The English word Sabbath comes from the Hebrew word meaning “to cease or to rest.” It is not a day for “business as usual.” It is a day for relaxation and recuperation. It is a day to step back from life’s ordinary routines in order to rediscover G-d’s goodness and grace. To quote again from Thomas Watson, “To do servile work on the Sabbath shows an irreligious heart, and greatly offends G-d. To do secular work on this day is to follow the devil’s plough; it is to debase the soul. G-d made this day on purpose to raise the heart to heaven, to converse with Him, to do angels’ work; and to be employed in earthly work is to degrade the soul of its honor.”

To see how strict this command was under the Law of Moses, consider the man who gathered wood on the Sabbath (Numbers 15:32-36). He was stoned. Or to take a positive example, consider the women who wanted to prepare the body of Yeshua for burial. “They went home and prepared spices and perfumes. But they rested on the Sabbath in obedience to the commandment” (Luke 23:56). Gathering wood was such a small thing to do. What was the harm in doing it on the Sabbath? Taking spices to the tomb of the Messiah was so noble. Why not go ahead and do it? The answer in both cases was because G-d has commanded a day of rest.

This rest was for everyone to enjoy: “On it you shall not do any work, neither you, nor your son or daughter, nor your manservant or maidservant, nor your animals, nor the alien within your gates” (Exodus 20:10).

Here we see that the fourth commandment has profound implications for the whole community. When it comes to work and leisure, parents are to set the agenda by teaching their children how to worship and rest. The Sabbath really is a day to spend with the family. By including servants, the commandment also teaches that employers have a responsibility to care for their workers. Some commentators have thus described the fourth commandment as the first worker’s bill of rights. In the ancient world there was a sharp division between masters and slaves. But here is a new social order, in which work and leisure are not divided along class lines. Everyone should work, and everyone should rest, because everyone should be free to worship G-d. This teaching extended right to the gates of the city, including everyone in the whole community. It even applied to beasts of burden. G-d wanted all His creatures to get some relief from their labor. Imagine what the world would be like if everyone kept this commandment in the biblical way.  Imagine the whole creation at rest. Once a week people all over the world would stop striving and turn back to G-d.

What are we commanded to do?  Keep the Sabbath holy. How do we do this? By working six days and then by dedicating a day to the L-rd for worship and rest. This is summarized in Leviticus:

“There are six days when you may work, but the seventh day is a Sabbath of rest, a day of sacred assembly. You are not to do any work; wherever you live, it is a Sabbath to the LORD” (Leviticus 23:3).

Shabbat Triptych [125/366]
Shabbat Triptych [125/366] (Photo credit: timsackton)
The reason for this commandment is very simple. We are called to work and rest because we serve a working, resting G-d. Why should we remember the Sabbath? Because “in six days the LORD made the heavens and the earth, the sea, and all that is in them, but He rested on the seventh day. Therefore the      L-RD blessed the Sabbath day and made it holy.” (Exodus 20:11)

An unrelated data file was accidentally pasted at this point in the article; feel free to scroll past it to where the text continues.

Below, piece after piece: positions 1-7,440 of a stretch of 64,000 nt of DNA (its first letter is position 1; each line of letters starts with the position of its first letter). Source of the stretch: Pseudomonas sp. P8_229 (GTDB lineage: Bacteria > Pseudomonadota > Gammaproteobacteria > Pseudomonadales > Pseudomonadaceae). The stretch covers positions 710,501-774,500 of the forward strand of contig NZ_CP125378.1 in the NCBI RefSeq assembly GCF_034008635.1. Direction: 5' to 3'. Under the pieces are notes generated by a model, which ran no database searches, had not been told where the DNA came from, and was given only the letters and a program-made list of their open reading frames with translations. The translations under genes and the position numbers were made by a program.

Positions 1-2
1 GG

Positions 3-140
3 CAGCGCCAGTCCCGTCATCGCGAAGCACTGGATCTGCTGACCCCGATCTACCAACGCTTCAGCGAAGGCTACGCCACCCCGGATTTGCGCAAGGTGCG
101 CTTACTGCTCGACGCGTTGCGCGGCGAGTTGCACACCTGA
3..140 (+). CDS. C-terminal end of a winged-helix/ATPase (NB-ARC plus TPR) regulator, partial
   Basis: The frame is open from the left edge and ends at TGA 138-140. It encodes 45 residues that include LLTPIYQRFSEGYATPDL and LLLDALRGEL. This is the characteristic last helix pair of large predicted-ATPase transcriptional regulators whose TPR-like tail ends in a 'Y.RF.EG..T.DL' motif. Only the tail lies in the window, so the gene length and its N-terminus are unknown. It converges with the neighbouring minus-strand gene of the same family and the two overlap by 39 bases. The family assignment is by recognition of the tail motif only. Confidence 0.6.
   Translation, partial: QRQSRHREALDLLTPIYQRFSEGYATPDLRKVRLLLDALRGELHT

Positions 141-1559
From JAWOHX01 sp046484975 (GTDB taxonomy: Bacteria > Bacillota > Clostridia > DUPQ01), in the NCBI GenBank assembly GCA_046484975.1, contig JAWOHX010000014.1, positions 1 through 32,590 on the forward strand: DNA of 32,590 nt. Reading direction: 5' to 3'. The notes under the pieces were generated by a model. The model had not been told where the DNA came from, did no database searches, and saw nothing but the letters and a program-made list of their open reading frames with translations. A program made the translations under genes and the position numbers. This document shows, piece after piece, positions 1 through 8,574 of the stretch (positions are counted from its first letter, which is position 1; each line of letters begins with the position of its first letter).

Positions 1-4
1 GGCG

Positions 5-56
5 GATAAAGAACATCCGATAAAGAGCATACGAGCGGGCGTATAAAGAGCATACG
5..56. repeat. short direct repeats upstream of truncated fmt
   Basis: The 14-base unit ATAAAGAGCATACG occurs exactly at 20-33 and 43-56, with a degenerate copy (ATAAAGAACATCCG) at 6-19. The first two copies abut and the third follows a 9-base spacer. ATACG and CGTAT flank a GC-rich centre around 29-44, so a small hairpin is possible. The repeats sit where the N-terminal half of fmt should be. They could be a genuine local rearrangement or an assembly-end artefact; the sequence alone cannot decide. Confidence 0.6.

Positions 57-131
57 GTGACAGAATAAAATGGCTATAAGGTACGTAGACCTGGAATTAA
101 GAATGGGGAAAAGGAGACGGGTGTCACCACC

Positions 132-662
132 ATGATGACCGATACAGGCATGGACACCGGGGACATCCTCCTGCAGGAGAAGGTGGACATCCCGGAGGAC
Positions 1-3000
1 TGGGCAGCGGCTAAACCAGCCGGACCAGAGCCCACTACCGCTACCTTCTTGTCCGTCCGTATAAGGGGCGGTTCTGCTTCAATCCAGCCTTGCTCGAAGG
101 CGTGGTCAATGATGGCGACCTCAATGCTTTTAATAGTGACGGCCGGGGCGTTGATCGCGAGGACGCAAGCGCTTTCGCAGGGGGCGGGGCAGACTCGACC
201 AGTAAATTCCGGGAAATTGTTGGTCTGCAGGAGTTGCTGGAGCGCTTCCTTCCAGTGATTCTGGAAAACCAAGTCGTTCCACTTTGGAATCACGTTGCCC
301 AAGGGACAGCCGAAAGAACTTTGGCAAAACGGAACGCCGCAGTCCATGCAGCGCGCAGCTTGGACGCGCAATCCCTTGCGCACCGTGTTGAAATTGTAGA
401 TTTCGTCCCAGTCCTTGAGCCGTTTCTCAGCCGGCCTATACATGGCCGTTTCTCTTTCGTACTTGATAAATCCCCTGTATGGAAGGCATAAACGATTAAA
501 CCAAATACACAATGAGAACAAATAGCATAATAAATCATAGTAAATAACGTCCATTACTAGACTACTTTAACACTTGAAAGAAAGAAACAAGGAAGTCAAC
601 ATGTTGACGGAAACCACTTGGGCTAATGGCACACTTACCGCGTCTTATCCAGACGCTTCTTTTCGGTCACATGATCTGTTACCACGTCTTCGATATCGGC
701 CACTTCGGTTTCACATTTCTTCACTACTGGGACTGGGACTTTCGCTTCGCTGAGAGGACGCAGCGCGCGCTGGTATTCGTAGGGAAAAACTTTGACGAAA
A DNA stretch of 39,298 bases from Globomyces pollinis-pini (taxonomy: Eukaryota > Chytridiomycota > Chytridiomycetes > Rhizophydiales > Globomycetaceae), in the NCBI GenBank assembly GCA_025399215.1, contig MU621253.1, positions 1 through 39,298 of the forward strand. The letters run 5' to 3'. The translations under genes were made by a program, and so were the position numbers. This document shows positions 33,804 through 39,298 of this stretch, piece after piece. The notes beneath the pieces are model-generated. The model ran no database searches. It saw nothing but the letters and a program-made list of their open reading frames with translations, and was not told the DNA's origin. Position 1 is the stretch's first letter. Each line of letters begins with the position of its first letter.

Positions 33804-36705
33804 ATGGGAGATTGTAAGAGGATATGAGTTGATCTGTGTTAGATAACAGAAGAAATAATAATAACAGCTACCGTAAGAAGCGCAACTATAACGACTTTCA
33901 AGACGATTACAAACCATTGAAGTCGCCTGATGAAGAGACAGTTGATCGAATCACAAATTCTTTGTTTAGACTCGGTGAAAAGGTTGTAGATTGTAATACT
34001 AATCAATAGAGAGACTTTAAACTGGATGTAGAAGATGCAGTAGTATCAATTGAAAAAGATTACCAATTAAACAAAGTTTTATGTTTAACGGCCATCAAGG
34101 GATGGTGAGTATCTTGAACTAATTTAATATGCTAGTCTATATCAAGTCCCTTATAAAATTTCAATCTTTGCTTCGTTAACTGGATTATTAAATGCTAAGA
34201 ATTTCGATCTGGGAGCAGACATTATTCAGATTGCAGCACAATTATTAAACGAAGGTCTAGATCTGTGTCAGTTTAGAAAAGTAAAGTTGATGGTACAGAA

In a way, keeping the Sabbath is the oldest of the ten sayings, because it goes all the way back to the creation of the world. There are many additional reasons for keeping the Sabbath holy. It promotes the worship of G-d. It restores us, both spiritually and physically, so it is for our benefit. As Yeshua said, “The Sabbath was made for man” (Mark 2:27). It is good for children and workers; it can even be good for animals. But our fundamental reason for obeying the fourth commandment is not practical, but theological: G-d made the world in six days, and then He rested. His activity in creation thus sets the pattern for our own work and leisure.

We serve a working G-d, who has been at work from the beginning. The Scripture says that “By the seventh day G-d had finished the work He had been doing” (Genesis 2:2). Part of the dignity of our work comes from the fact that G-d is a worker. We work because we are made in the image of a working G-d.

We also serve a resting G-d. Once His creative work was done, G-d took His divine leisure. The Scripture says that “on the seventh day He rested from all His work” (Genesis 2:2). To mark the occasion, “G-d blessed the seventh day and made it holy, because on it He rested from all the work of creating that He had done” (Genesis 2:3). The first time that G-d blessed anything, He blessed a day for us to share in His rest. We keep the Sabbath because G-d made it holy. Like work, leisure is “something that G-d put into the very fabric of human well being in this world.”

There is one further reason for keeping the Sabbath. Although it is not mentioned here in Exodus, it is mentioned in Deuteronomy, where the ten sayings are repeated. There the first part of the commandment is virtually identical (Deuteronomy 5:12-14), but the reason is different: “Remember that you were slaves in Egypt and that the L-RD your G-d brought you out of there with a mighty hand and an outstretched arm. Therefore the L-RD your G-d has commanded you to observe the Sabbath day” (Deuteronomy 5:15).

There is no contradiction here. The Sabbath looked back not only to creation, but also to the new creation. It reminded G-d’s people that they had been delivered from slavery in Egypt. One of the benefits of their rescue was that now they didn’t have to work all the time. Back in Egypt they had to work seven days a week, fifty-two weeks a year, without ever getting a break. But now they were set free.

The Sabbath was not a form of bondage to them, but a day of freedom. It was a day to celebrate their liberation by giving glory to G-d. Sadly, the L-rd’s often forgot to remember the Sabbath. And when they did, they inevitably fell back into spiritual bondage. There is a story about this in the book of Nehemiah – the story of the governor and the salesmen.